While the north's control over the energy sector will likely remain unchanged, an Abubakar victory could yield some policy changes in other areas — including the fight against corruption. Since coming into office, Buhari has focused heavily on fulfilling his campaign promise to clamp down on corruption by going after several high-profile figures from the previous administration who were accused of mass resource theft, among other crimes. Despite his almost singular focus on the matter — he has been arguably obsessed with the issue since his brief time as a military dictator in the 1980s — Buhari has been largely unable to see his vision realized due to severe institutional and cultural constraints.

This pervasive culture of corruption means that although any reduced focus on the issue could have a negative impact on the government, it would not represent a broad departure from the norm.

An Abubakar presidency could bring a departure from Buhari's laser focus on corruption (Abubakar became entangled in a U.S. anti-corruption investigation over a decade ago). But everyday Nigerians as well as local and foreign businesses will still have to grapple with everything from police demanding bribes to wealthy elites inserting themselves into business deals to gain a financial edge. This pervasive culture of crime means that although any reduced focus on the issue could have a negative impact on the government — perhaps, by causing the mismanagement of various ministries — it would not represent a broad departure from the norm.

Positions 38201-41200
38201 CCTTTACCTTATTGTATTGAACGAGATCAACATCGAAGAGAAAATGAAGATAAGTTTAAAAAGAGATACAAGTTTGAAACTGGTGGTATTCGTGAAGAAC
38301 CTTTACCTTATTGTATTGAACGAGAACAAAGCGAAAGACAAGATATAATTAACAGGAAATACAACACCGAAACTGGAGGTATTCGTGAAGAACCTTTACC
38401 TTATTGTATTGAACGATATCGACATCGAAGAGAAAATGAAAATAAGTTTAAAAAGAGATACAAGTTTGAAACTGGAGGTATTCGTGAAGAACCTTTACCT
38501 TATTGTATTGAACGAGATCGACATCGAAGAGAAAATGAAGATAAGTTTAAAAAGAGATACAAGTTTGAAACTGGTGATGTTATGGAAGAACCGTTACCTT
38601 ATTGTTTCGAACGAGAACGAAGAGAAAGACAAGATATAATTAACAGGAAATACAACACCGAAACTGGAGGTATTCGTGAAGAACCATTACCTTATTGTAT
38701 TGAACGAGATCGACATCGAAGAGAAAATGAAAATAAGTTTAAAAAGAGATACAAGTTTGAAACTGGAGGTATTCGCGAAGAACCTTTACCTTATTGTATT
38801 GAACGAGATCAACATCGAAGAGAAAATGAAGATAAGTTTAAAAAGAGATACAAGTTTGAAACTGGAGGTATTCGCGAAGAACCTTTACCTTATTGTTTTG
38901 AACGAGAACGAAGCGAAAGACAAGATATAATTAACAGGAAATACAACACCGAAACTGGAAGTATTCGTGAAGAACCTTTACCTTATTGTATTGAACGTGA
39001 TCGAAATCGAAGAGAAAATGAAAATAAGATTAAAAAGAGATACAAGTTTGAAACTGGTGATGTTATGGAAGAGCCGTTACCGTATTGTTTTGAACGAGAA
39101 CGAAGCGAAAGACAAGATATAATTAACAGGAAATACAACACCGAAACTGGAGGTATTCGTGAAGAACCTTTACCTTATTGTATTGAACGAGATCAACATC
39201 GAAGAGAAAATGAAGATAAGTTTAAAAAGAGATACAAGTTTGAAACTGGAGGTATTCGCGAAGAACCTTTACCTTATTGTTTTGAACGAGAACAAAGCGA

Mastery Over Militants

Militancy and politics often go hand in hand in Nigeria, and the upcoming election is no exception. The Islamic State West African Province (ISWAP), once known as Boko Haram, has shown signs of a partial resurgence in the Lake Chad region during 2018. The uptick in activity has seemingly been driven by a change in the group's tactics, including the use of multiple vehicles against often surprised and ill-prepared Nigerian military positions. Going into 2019, any further increase in ISWAP activity — such as successful attacks against the military and hardened targets such as forts — or expansion of the group's area of operations may benefit Buhari, a former general who is seen as strong on security. However, there are currently no signs that ISWAP has the means to accomplish such feats. The group will more likely struggle to conduct attacks outside the northeast due to supply line restrictions and an improved military strategy for countering the ISWAP tactical shift.

A map shows the major ethnic areas of Nigeria as well as the country's energy infrastructure.

Militancy in Nigeria's oil-rich south, on the other hand, has been a different story. Groups that previously threatened and occasionally carried out attacks on oil installations in 2016 and 2017 have been dormant for many months. This silence is likely the result of several factors, including government's decision to devote more resources to the region after it became flush with cash thanks to higher crude oil prices. The flow of oil money has enabled the government to effectively buy off former militants through an amnesty program designed to provide them with prospects they previously lacked. This approach has paid off handsomely for Abuja and alleviated some of the militancy issues that harmed Nigeria's bottom line. As elections approach, militant groups will work to ensure that they are not forgotten and that the money continues to flow.

It remains unlikely that Buhari will seek to drastically change the status quo if he is re-elected. As it stands, several militant groups in the region have even endorsed him, citing the acceptable deal they struck with Abuja. Likewise, an Abubakar victory would be unlikely to jeopardize these deals by cutting benefits for militants as Buhari did in 2016 — a decision that was at least partially driven by plunging oil profits. For now, both candidates seem to view stability in the oil region as worth the price. And with oil prices likely to remain at their current level or slightly higher, militant groups may have free rein to exploit any insecurity for their personal gain. Regardless of who wins the election, the new leader will need to address the same problems of militancy and corruption that previous presidents faced.